What are your roles in songwriting?

I write the lyrics. I make the beats and I write most of the music, but often Sarah and I get together and write. Sometimes she’ll come up with something on the piano or guitar and bring it to the table, or I’ll make a beat or write something on guitar or piano, and we’ll bring it together.

Sometimes we just jam over a basic drum-machine rhythm and vamp for a few hours and write that way. Often when I write lyrics too, I’ll bounce them off Sarah and see what she thinks of it; so, sometimes even though she isn’t writing the lyrics, she’s connected to them anyway because she’s there while I’m writing them.


Pop Addict: Phantogram’s Nightlife EP

Every other Thursday, Pop Addict presents infectious tunes from contemporary musicians across indie rock, pop, folk, electronica, and more.

Phantogram: NightlifePhantogram: Nightlife EP (Barsuk, 11/1/11)

Phantogram: “Don’t Move”

[audio:|titles=Phantogram: “Don’t Move”]

In 2010, the electronic-pop duo Phantogram burst on the scene with its impressive debut offering, Eyelid Movies. The duo, comprised of Josh Carter and Sarah Barthel, brought a fresh perspective to the indie scene, showcasing an album that was both elusive and grounded at the same time — simultaneously experimental and catchy. It was so well received, in fact, that Carter and Barthel were able to quit their day jobs and tour relentlessly in support of the album. Alternating between vocal duties, Barthel and Carter concocted an assortment of beat-heavy drum loops, ornamental guitar work, bipolar synthesizers and samples, and two-headed harmonies. Phantogram was one of the best new acts of year. And so the question remained, as it does with every notable debut act: could they follow it up?

With the six-song Nightlife EP, Phantogram builds on what made Eyelid Movies such an achievement in saturated digital pop. Yet again harboring a swath of soundscapes and sonic concoctions, Phantogram has constructed a record that fleshes out its strengths. Between Carter’s guitar work, Barthel’s keyboard work, and both of their vocal and sampling duties, the duo has positioned itself as one of indie’s most beloved new entities.

Cymbals Eat Guitars

Pop Addict: Cymbals Eat Guitars’ Lenses Alien

Every Thursday, Pop Addict presents infectious tunes from contemporary musicians across indie rock, pop, folk, electronica, and more.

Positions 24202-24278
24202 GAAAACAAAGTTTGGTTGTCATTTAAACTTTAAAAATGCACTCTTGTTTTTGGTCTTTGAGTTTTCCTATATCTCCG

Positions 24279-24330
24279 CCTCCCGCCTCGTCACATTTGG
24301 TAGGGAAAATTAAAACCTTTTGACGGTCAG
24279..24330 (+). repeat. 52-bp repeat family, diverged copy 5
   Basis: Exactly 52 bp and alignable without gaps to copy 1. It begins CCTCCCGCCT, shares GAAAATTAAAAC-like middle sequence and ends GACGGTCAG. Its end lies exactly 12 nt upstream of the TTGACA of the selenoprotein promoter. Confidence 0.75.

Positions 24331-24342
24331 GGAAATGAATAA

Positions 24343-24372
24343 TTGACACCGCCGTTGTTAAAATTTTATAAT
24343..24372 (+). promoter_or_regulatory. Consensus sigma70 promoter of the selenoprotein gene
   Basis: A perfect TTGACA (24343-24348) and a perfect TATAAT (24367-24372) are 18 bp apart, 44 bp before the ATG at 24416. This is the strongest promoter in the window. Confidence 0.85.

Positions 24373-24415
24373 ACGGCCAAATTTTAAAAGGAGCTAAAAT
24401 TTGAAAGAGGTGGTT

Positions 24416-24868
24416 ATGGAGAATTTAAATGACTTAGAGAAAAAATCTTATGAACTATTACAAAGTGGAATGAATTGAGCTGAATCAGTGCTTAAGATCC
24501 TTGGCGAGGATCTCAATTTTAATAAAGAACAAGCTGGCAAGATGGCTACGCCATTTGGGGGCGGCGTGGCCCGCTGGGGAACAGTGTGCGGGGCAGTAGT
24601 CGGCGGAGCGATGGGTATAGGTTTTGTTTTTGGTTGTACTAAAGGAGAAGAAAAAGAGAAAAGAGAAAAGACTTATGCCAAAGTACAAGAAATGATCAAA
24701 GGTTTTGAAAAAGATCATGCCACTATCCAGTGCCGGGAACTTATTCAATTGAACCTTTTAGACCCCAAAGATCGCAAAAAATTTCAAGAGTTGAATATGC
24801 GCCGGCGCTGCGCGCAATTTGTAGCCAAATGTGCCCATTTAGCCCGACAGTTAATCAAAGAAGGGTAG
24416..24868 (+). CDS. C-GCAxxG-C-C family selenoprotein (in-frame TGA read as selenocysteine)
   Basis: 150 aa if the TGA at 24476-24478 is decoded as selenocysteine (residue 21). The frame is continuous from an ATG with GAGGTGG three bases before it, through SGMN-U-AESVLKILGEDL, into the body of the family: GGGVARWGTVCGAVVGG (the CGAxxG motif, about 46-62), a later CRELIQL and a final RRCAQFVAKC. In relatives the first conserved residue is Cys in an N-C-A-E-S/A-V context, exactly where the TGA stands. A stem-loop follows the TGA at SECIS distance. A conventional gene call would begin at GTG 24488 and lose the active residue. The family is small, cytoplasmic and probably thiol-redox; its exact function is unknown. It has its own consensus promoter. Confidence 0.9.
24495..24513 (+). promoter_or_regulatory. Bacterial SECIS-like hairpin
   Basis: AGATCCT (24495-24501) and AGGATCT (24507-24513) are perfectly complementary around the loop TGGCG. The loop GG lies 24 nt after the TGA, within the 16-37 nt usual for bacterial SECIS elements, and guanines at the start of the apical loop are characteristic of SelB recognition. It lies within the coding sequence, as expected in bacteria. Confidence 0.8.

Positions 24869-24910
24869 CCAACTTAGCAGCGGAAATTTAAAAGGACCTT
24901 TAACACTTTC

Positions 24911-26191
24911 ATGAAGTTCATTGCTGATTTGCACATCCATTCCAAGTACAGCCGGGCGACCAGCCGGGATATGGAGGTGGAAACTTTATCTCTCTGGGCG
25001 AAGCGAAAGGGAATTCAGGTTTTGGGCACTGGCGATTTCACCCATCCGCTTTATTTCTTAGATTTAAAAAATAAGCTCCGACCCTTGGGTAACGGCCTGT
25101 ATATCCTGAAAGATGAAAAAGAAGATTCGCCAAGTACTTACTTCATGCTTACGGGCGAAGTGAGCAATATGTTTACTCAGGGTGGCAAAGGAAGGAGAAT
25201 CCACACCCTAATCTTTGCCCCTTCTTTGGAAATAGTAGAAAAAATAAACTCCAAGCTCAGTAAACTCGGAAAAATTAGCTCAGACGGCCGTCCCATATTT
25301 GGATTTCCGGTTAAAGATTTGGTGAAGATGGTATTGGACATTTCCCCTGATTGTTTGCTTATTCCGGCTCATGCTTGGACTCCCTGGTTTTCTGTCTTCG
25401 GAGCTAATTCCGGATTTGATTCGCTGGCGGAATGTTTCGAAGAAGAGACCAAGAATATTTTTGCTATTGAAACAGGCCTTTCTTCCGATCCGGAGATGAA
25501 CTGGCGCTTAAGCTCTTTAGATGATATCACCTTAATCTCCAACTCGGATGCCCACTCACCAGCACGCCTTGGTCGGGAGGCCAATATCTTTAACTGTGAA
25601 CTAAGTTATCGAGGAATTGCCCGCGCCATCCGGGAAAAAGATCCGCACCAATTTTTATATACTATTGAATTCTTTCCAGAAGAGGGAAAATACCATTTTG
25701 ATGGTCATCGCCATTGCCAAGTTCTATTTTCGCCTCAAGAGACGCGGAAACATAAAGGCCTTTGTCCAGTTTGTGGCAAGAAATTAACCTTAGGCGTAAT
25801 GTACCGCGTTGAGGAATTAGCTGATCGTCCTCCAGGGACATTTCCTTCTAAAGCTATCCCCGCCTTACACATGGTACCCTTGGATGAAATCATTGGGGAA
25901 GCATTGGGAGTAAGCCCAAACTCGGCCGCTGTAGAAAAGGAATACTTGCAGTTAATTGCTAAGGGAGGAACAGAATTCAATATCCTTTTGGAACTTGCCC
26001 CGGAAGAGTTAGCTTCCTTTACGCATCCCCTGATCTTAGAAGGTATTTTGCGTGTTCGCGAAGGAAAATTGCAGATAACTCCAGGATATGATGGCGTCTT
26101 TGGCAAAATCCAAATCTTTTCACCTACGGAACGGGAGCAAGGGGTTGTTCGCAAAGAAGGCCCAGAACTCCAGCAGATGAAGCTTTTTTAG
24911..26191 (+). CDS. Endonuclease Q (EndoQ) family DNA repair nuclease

Cymbals Eat Guitars: Lenses AlienCymbals Eat GuitarsLenses Alien (Barsuk, 8/30/11)

Cymbals Eat Guitars: “Rifle Eyesight (Proper Name)”

[audio:|titles=Cymbals Eat Guitars: “Rifle Eyesight (Proper Name)”]

A couple of years ago, Staten Island-based Cymbals Eat Guitars released Why There Are Mountains, an arresting, noisy display of off-kilter rock songs mixed with a few hooks and left turns. For many listeners, the album came out of left field. Its raucous guitars, crashing drums, and frantic vocals made Cymbals Eat Guitars an instant sensation in the indie-music scene, and soon, it was one of the most respected bands — and one of the best surprises — of 2009.

Now, two years later, the band that’s often touted as being “on the rise” has returned with its second effort. Lenses Alien, the band’s first offering since signing to Barsuk, looks to establish the band as a staple in indie rock.

Lenses Alien picks up where Why There Are Mountains left off, and builds indispensably upon the recklessly nurtured garage rock that the band has seemed to perfect in its short career. Pinpointing the band’s sound is a tad difficult — the music has elements of the PixiesPavement, and Pinback — but it keeps in step with tried-and-true lo-fi methods. Indeed, with Lenses Alien, Cymbals Eat Guitars has added another chapter to the musical styling of its solid debut. With album opener “Rifle Eyesight (Proper Name)” clocking in at more than eight minutes, and riveting tracks like “Keep Me Waiting” and “Shorepoints,” the band seems intent on hitting listeners with the full force of its grunge-meets-pop capabilities.

Say Hi

Guest Spots: Say Hi on the big break that wasn’t

Say Hi: Um Uh OhSay Hi: Um, Uh Oh (Barsuk, 1/25/11)

Say Hi: “Devils”

[audio:|titles=Say Hi: “Devils”]

Seattle-based singer/songwriter Eric Elbogen, a.k.a. Say Hi, just released his third full-length, Um, Uh Oh, since shifting to a one-man operation with a shortened name (formerly Say Hi To Your Mom). According to a Barsuk press release, the album is the “result of the last ten years of Eric Elbogen’s experiences with failing at relationships, both musical and otherwise.” Who better to tell a story of a tragic missed opportunity in Hollywood in the late ’90s? Read on, and see how Elbogen manages to effortlessly weave the title of his new album into his prose.

How I Squandered The Biggest Break Of My Life
by Eric Elbogen

It wasn’t until I moved out of Los Angeles, California 11 years ago that I realized how much of the rest of the country conceives of that city as nothing more than a velvet-roped landmark next to the Pacific Ocean, overflowing with actors and the sorts of people you see on Entourage. A common question I fielded once I moved to New York was whether or not the reason for me having been born in LA was because my parents were in “The Industry.” I’d usually make an attempt at dryly turning the tables, asking if the inquisitor’s parents were gangsters (if they were from New Jersey) or tobacco farmers (if they were from anywhere south of the Mason-Dixon). Nevertheless, there is one anecdote I collected from the 23 years I spent in La La Land that, I suppose, makes the aforementioned question a valid one.

On an unremarkable day at some point in the late ’90s, I left the sheltered micro-hills of UCLA to return to the smog-shrouded sprawl of the San Fernando Valley, in which I grew up. A friend of mine had started working for a casting agency, and was trying to round up a bunch of folk to be extras in a then-untitled film. I wanted the money and had the day free of classes, so I took the trip. At the time, I had been playing music in one of my pre-Say Hi bands and was still naïve enough to think that rockstar-dom would come knocking any day, that said rockstar-dom would immediately, completely, and utterly solve the entirety of my woes, so I scoffed to myself at the multiple hours of us extras waiting outside in a parking lot under a sun-blocking overhead tarp and on splintery high-school, cafeteria-style benches (remember, this was LONG before the existence of “Angry Birds”).